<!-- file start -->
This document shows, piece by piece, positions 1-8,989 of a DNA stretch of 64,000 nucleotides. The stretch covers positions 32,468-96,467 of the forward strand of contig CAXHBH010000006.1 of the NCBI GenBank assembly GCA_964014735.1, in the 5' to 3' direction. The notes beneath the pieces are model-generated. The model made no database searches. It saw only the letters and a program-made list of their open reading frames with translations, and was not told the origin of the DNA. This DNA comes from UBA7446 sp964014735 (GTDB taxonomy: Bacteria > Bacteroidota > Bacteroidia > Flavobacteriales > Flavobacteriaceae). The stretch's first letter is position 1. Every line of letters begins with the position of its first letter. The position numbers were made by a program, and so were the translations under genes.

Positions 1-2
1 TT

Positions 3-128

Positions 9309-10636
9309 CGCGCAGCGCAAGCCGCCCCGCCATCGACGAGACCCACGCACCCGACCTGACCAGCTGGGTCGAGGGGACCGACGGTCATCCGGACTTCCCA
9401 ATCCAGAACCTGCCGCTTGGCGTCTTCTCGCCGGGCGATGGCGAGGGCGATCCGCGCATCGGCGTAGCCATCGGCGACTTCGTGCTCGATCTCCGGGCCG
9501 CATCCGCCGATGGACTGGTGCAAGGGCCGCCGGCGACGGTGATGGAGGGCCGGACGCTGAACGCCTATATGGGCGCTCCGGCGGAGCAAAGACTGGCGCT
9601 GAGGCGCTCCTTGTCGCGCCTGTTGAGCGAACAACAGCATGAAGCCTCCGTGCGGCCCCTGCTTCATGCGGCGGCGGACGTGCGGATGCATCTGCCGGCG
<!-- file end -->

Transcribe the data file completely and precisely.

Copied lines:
This document shows, piece by piece, positions 1-8,989 of a DNA stretch of 64,000 nucleotides. The stretch covers positions 32,468-96,467 of the forward strand of contig CAXHBH010000006.1 of the NCBI GenBank assembly GCA_964014735.1, in the 5' to 3' direction. The notes beneath the pieces are model-generated. The model made no database searches. It saw only the letters and a program-made list of their open reading frames with translations, and was not told the origin of the DNA. This DNA comes from UBA7446 sp964014735 (GTDB taxonomy: Bacteria > Bacteroidota > Bacteroidia > Flavobacteriales > Flavobacteriaceae). The stretch's first letter is position 1. Every line of letters begins with the position of its first letter. The position numbers were made by a program, and so were the translations under genes.

Positions 1-2
1 TT

Positions 3-128

Positions 9309-10636
9309 CGCGCAGCGCAAGCCGCCCCGCCATCGACGAGACCCACGCACCCGACCTGACCAGCTGGGTCGAGGGGACCGACGGTCATCCGGACTTCCCA
9401 ATCCAGAACCTGCCGCTTGGCGTCTTCTCGCCGGGCGATGGCGAGGGCGATCCGCGCATCGGCGTAGCCATCGGCGACTTCGTGCTCGATCTCCGGGCCG
9501 CATCCGCCGATGGACTGGTGCAAGGGCCGCCGGCGACGGTGATGGAGGGCCGGACGCTGAACGCCTATATGGGCGCTCCGGCGGAGCAAAGACTGGCGCT
9601 GAGGCGCTCCTTGTCGCGCCTGTTGAGCGAACAACAGCATGAAGCCTCCGTGCGGCCCCTGCTTCATGCGGCGGCGGACGTGCGGATGCATCTGCCGGCG